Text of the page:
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Re: plain/simple/easy language variant subtag

From: Paul Bohman <paul.bohman@deque.com>
Date: Wed, 16 Sep 2015 22:56:38 -0400
Message-ID: <CA+20umFV7sYfDOC8zed11VV_Znprb1XK-8ZgFEMUBYKk6cBcPw@mail.gmail.com>
To: Chaals McCathie Nevile <chaals@yandex-team.ru>
Cc: Phill Jenkins <pjenkins@us.ibm.com>, WAI Interest Group <w3c-wai-ig@w3.org>
"...seems more than a little myopic."

Or, to put a friendlier spin on the conversation, perhaps I should say that
it just seems overly optimistic.

By the way, hello Chaals! Good to hear from you.

Paul Bohman, PhD
Director of Training, Deque Systems, Inc
703-225-0380, ext.121

On Wed, Sep 16, 2015 at 9:57 PM, Paul Bohman <paul.bohman@deque.com> wrote:

> In response to this:
> For other people, you have to start by giving them life experience. Good
>>> luck with that.
>> Parents and teachers do it all the time. What's the problem?
> My response: Ok, if you've got a semester (or 18 years, or some other
> appropriate time frame) to work with, and the world as your classroom,
> that's great. I assumed we were talking about a web page, in which case,
> time and space are limited, as are your ability to discern the character
> and needs of the audience.
> Also, the reason I used a three-year old in my example was to push the
> point on the ability to comprehend. I've worked with adults who will never
> exceed the capacity of a three-year old (or 8 or some other age, depending
> on the individual) for comprehension of complex ideas. Dyslexia and
> dyscalculia pale in comparison to the challenge of designing content for
> someone like that. And yet, I've seen websites designed precisely for
> adults with the maximum cognitive capacity of children. The web sites I'm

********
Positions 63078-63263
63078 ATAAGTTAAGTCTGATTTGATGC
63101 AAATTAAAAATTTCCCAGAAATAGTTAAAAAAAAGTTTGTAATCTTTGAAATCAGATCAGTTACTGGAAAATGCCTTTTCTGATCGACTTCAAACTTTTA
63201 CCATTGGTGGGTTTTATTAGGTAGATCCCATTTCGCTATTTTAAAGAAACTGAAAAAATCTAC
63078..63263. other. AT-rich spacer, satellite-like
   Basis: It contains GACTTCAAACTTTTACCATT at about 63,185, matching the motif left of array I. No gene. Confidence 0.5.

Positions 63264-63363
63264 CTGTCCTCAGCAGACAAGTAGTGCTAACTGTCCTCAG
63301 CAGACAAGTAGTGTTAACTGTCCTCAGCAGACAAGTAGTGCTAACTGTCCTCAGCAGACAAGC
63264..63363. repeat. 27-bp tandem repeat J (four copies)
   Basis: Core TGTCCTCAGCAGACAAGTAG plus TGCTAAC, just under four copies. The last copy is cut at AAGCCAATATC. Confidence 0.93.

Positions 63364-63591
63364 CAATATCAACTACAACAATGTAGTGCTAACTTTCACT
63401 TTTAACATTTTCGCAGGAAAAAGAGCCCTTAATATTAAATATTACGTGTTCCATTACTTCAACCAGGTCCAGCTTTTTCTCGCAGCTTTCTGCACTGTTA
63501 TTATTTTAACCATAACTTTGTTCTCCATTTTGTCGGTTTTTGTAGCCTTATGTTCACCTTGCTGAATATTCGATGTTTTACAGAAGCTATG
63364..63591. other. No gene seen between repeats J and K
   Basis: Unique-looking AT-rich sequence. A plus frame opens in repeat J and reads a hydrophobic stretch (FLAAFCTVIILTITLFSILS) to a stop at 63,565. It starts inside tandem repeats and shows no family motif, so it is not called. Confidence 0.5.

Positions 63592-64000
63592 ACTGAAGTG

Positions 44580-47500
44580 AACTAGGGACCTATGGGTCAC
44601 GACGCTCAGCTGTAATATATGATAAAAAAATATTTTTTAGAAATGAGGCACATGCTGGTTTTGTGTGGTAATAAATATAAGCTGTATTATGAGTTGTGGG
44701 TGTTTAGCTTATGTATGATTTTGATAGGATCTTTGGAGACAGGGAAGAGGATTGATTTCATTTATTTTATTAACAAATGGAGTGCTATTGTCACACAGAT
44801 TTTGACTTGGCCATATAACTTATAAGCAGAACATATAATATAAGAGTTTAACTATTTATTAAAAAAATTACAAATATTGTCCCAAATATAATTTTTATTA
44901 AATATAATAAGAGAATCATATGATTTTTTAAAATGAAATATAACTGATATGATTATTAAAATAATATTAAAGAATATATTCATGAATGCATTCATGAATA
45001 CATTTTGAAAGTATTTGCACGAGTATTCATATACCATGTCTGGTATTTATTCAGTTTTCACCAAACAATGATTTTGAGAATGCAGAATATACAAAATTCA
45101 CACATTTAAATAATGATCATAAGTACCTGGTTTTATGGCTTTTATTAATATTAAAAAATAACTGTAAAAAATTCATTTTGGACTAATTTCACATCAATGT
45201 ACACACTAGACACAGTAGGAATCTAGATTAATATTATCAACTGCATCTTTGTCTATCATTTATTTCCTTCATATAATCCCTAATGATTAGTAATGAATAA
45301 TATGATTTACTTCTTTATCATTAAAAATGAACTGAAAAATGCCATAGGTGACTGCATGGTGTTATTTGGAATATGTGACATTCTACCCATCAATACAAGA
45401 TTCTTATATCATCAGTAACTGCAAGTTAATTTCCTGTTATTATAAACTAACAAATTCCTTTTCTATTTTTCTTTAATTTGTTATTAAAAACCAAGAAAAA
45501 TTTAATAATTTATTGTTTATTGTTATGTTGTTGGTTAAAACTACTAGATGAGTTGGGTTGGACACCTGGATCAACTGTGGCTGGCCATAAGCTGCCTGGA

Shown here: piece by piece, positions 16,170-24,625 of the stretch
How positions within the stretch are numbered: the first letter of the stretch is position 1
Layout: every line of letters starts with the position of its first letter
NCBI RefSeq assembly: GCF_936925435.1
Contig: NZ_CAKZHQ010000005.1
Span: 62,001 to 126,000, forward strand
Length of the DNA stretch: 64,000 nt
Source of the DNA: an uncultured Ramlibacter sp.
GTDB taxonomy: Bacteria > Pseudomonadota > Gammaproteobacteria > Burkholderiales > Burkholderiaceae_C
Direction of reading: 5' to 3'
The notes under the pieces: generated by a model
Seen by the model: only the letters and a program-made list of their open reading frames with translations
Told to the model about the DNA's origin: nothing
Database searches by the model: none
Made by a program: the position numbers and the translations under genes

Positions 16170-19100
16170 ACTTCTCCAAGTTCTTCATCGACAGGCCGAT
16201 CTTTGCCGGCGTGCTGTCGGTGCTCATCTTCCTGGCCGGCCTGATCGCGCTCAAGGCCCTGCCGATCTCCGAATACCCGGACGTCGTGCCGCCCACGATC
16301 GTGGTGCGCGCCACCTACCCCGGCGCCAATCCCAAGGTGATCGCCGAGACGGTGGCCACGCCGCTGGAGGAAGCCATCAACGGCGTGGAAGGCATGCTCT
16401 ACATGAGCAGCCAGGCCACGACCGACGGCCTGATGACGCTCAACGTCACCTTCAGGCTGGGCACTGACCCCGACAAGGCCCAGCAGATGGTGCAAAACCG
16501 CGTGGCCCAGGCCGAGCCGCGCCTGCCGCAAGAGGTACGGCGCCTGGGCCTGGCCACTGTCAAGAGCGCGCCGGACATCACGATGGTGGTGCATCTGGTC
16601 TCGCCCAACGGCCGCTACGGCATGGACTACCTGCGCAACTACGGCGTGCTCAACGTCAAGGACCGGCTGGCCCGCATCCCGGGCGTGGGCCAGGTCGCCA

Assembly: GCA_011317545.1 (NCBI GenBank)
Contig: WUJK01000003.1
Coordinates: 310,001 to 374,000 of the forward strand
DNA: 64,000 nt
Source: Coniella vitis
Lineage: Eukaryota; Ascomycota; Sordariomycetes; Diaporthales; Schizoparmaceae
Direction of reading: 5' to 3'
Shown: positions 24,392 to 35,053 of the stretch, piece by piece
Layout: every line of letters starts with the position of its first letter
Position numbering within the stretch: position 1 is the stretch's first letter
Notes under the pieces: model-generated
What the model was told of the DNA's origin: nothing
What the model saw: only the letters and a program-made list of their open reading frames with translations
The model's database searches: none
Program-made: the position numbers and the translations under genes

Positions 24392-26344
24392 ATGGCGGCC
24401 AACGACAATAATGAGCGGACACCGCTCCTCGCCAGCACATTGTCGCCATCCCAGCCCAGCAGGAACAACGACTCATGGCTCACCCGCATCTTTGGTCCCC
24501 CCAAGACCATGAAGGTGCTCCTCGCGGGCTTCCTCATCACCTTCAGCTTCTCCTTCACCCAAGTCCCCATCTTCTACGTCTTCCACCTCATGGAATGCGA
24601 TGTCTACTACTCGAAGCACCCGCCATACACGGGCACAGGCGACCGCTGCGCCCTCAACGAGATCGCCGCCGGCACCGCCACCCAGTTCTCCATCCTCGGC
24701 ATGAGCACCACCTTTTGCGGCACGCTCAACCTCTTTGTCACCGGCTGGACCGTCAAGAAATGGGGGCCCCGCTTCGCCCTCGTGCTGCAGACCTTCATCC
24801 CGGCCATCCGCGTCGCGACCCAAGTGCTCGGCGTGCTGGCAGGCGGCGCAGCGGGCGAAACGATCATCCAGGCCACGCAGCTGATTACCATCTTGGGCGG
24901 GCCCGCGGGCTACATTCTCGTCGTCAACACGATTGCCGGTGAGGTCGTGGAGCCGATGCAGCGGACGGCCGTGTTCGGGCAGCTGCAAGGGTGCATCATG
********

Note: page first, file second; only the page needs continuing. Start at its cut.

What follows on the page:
> thinking of use pictures, videos, audio, and games, and essentially no text
> or only very limited text. One such web site was for job training. The web
> site showed examples of people doing various jobs, and asked users to
> respond to questions like "which job looks more interesting to you?" The
> navigation usually consisted of a choice between only two items, which were
> usually pictures, and the pathway through the site was essentially
> sequential, with no real menu. The site was radically different than nearly
> every other web site, and would be inappropriate, or at least not very
> useful, to most audiences.
> So, can you design web sites for people with limited comprehension?
> Absolutely. But none of the target users of those web sites were going to
> understand the totality of "change management theory" in large
> organizations. Try as you might, they won't be able to run a large
> organization based on what you teach them, no matter how well or how simply
> you explain it.
> And it really does come down to the complexity of the information, at
> least with the audiences I'm talking about. These adults have had life
> experiences, but they didn't comprehend those life experiences as fully as
> someone with average intelligence would have -- because of the complexity
> of those life experiences -- so they are on par with the child of 3 or 8 or
> whatever age is comparable for that individual. The root of their
> difficulty or inability to comprehend is in the complexity of the
> information, and, by extension, their inability to connect disparate pieces
> of information, or to recognize patterns, or to critically analyze and draw
> conclusions. They might also have issues forming long term memories, or may
> have other limitations.
> That said, there are specific conditions of the brain -- defects,
> injuries, diseases, etc. -- that target very specific parts of perception
> or cognition, in which case they don't have a generalized inability to
> process complexities, but rather a very specific deficiency. In some of
> those cases, simple language may help. In other cases -- like aphasia --
> language itself may be the problem, and you're going to have to come up
> with another way to convey information that doesn't use language at all.
> There are so many variations of human cognitive deficiency that your
> concluding question of "What's the problem?" -- aside from being casually
> dismissive -- seems more than a little myopic.
> Paul Bohman, PhD
> Director of Training, Deque Systems, Inc
> 703-225-0380, ext.121
> https://DequeUniversity.com
Received on Thursday, 17 September 2015 02:57:31 UTC

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